Department of Justice
Office of Public Affairs
FOR IMMEDIATE RELEASE
Monday, January 25, 2016
Georgia Tax Return Preparer Charged in Refund Fraud Scheme
An Atlanta, Georgia tax return preparer self-surrendered earlier today after being indicted by a federal grand jury on Dec. 1, 2015 for 10 counts of wire fraud, 10 counts of aggravated identity theft and 10 counts of filing false claims against the United States, announced Acting Assistant Attorney General Caroline D. Ciraolo of the Justice Department’s Tax Division and U.S. Attorney John A. Horn for the Northern District of Georgia.
Cheryl Singleton, 28, owned and operated Advanced Tax Services, a tax return preparation business with multiple offices in the Atlanta area, according to the indictment and other information presented in court. Singleton’s initial court appearance was earlier today in U.S. District Court for the Northern District of Georgia. Beginning in 2012, Singleton is alleged to have participated in a scheme with others to obtain tax refunds by filing false federal income tax returns. The indictment states that as part of this scheme, Singleton falsely advised individuals that they could apply for a government stimulus payment by providing their personal identification information to Advanced Tax Services. Singleton and the other participants in the scheme are also accused of using this personal identification information to electronically file false income tax returns in those individuals’ names, without their knowledge or consent. These tax returns each claimed fraudulent tax refunds of at least $1,000.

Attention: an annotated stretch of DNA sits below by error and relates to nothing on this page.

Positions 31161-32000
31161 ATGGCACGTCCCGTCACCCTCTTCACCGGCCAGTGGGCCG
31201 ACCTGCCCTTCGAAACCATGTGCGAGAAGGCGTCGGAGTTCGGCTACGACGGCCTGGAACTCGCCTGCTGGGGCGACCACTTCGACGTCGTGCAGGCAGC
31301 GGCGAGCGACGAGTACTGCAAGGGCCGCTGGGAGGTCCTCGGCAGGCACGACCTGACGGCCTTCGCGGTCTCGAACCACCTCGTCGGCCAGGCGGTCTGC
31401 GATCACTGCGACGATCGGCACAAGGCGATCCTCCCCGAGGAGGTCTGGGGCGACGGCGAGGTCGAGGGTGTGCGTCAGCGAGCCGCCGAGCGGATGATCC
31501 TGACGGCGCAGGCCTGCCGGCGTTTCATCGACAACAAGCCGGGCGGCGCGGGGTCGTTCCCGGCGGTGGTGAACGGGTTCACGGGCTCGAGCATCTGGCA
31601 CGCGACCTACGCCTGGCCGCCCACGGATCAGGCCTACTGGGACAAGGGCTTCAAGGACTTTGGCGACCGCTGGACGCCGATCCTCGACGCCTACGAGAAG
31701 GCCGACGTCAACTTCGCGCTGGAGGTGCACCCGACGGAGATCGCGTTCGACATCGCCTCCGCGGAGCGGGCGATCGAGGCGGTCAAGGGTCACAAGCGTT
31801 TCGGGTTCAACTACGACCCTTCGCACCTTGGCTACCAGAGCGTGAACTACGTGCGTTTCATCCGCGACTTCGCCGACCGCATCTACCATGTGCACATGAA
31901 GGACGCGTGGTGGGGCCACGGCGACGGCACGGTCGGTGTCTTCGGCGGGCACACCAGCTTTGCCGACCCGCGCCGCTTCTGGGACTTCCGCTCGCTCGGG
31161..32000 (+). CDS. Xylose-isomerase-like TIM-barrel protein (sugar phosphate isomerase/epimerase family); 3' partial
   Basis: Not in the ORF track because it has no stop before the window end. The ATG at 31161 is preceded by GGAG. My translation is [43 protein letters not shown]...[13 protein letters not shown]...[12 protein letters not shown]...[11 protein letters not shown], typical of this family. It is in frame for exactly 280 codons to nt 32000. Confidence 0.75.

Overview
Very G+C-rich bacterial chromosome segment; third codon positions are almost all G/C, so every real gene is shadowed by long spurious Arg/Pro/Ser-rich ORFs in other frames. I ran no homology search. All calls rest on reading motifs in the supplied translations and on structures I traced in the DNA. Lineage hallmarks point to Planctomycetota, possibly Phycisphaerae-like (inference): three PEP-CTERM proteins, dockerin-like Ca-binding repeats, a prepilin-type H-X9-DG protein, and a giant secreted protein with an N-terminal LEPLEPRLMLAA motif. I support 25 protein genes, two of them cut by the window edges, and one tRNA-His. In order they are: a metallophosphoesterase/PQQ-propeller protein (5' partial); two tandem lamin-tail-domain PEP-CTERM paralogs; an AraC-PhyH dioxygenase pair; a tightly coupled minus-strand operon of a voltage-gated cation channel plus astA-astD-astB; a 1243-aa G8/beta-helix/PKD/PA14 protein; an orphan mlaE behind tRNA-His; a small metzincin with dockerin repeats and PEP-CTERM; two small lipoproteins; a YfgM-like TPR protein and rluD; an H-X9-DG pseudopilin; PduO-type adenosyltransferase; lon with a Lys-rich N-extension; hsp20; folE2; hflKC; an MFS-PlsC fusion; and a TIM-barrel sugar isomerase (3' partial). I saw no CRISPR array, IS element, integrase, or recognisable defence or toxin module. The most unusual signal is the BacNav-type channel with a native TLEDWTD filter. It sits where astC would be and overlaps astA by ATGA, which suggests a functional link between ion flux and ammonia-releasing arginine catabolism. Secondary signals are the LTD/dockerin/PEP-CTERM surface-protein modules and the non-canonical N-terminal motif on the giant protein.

If convicted, Singleton faces a statutory maximum sentence of 20 years in prison for each wire fraud count, five years in prison for each false claims count and a mandatory minimum sentence of two years in prison for the aggravated identity theft counts, which will run consecutively to any other prison term she receives. Singleton also faces substantial monetary penalties and restitution.
Acting Assistant Attorney General Ciraolo and U.S. Attorney Horn commended special agents of IRS-Criminal Investigation, who investigated the case and Trial Attorney Melanie A. Smith of the Tax Division and Assistant U.S. Attorney Thomas J. Krepp of the Northern District of Georgia, who are prosecuting the case.
An indictment merely alleges that crimes have been committed. The defendant is presumed innocent until proven guilty beyond a reasonable doubt.